Substances or items with a risk of projection but no risk of mass explosion

Substances and articles that have a burning hazard, a local explosion hazard or a local projection hazard, or both hazards but no overall explosion hazard

Substances and items that do not present significant hazards

Particularly sensitive substances with a risk of mass explosion

Particularly sensitive substances without mass explosion hazard

Fireworks, flares and gunpowder are all explosives.

Category 2: Gas

This type of dangerous goods refers to gases that pose a safety threat to the human body or the environment. Gases can be compressed, liquefied, dissolved or frozen, or they can be a mixture of two or more gases, and can be subdivided into the following three categories:

Flammable gas

Non-flammable and non-toxic gas

Toxic gas

Helium, oxygen, and chlorine are all dangerous gases.

Category 3: Flammable liquids

Flammable liquids can be single liquids, mixtures of liquids, or liquids containing solids that have a very low ignition point. Because it is highly volatile and combustible, transporting flammable liquids is highly dangerous. Kerosene, acetone, and gas oil are all flammable liquids.

Category 4: Flammable solids

Similar to flammable liquids, certain solid substances are also flammable and are called flammable solids. Flammable solids can be divided into the following three categories:

Flammable solids

Substances prone to spontaneous combustion

Substances that release flammable gases when in contact with water

Metal powders, sodium batteries, activated carbon, etc. are all flammable solids.

Category 5: Oxidizing substances

Such substances include oxidizing agents and organic peroxides. Due to their high oxygen content, these substances are highly reactive and therefore highly flammable. Lead nitrate and hydrogen peroxide are both oxidizing substances.

Category 6: Toxic and Infectious Substances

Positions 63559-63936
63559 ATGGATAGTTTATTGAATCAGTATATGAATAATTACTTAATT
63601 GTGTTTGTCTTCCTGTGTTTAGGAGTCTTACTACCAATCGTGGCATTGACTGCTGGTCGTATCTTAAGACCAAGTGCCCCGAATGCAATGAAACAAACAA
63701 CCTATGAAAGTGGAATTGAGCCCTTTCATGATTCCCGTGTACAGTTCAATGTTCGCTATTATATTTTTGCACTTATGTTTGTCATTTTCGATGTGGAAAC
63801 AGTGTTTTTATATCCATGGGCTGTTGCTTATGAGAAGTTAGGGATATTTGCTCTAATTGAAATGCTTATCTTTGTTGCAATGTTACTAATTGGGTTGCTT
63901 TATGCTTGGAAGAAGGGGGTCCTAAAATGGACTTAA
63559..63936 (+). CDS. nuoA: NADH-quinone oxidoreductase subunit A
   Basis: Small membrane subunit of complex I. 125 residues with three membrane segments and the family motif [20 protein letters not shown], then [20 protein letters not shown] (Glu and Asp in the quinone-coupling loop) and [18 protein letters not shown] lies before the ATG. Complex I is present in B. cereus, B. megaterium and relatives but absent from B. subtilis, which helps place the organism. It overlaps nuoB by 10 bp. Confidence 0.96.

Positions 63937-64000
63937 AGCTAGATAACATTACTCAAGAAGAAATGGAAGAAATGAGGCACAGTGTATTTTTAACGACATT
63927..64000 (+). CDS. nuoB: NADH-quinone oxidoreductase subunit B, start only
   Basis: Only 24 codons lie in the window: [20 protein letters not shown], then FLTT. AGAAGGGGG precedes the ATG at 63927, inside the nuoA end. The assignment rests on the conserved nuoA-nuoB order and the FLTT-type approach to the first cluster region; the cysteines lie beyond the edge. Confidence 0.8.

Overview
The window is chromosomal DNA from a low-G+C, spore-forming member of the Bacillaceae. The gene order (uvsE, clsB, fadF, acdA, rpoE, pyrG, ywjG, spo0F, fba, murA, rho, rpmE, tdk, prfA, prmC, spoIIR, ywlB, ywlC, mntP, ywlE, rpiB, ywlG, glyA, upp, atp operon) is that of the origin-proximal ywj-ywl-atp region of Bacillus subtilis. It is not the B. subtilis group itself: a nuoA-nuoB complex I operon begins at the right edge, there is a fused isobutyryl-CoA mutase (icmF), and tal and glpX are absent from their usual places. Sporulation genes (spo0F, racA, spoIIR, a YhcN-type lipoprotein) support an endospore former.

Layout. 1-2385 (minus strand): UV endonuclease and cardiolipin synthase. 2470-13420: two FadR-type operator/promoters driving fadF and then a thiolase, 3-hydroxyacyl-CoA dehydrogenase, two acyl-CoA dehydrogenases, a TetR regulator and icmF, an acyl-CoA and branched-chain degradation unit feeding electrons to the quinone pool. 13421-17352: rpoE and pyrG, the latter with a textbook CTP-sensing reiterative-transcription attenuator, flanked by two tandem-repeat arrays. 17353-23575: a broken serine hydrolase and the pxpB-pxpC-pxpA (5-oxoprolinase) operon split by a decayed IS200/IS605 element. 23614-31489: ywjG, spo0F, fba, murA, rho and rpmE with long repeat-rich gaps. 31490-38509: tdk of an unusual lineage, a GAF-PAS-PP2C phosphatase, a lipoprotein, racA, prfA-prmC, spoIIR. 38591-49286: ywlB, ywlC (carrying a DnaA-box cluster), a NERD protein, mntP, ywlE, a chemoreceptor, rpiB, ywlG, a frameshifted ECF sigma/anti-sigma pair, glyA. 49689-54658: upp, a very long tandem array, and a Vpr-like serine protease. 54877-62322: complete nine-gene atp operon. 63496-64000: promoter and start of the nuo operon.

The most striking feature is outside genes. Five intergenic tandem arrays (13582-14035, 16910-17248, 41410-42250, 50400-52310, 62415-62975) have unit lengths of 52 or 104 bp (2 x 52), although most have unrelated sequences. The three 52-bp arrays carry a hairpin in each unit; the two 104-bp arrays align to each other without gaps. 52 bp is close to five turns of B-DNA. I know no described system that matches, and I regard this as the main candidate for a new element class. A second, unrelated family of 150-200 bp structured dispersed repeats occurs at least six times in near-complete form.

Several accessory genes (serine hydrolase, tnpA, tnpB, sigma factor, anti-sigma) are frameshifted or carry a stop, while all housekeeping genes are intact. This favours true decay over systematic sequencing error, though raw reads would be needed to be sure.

Toxic substances can harm human health if swallowed, inhaled or in contact with skin. Infectious materials can also cause illness in people or animals. Medical waste, dyes, biological cultures, etc. all fall into this category.

Category 7: Radioactive materials

Unstable radioactive materials are very dangerous and can seriously threaten human health and the environment. Medical isotopes and ammonium diuranate are both radioactive substances.

Category 8: Corrosive substances

Corrosive materials will degrade or disintegrate materials in contact with them, are highly reactive, and will produce strong chemical reactions. Batteries, chlorides and paint are all corrosive substances.

Category 9: Miscellaneous hazardous substances and articles

This category covers all other hazardous substances and items that do not fall into each of the above categories, such as dry ice, marine pollutants, car engines, etc.

Dangerous goods transport packaging requirements

Here are a few packaging requirements to be aware of when transporting dangerous goods:

United Nations number: This is a four-digit code prefixed by UN. Each substance has a corresponding number. For example, the United Nations number for acetone is UN 1090.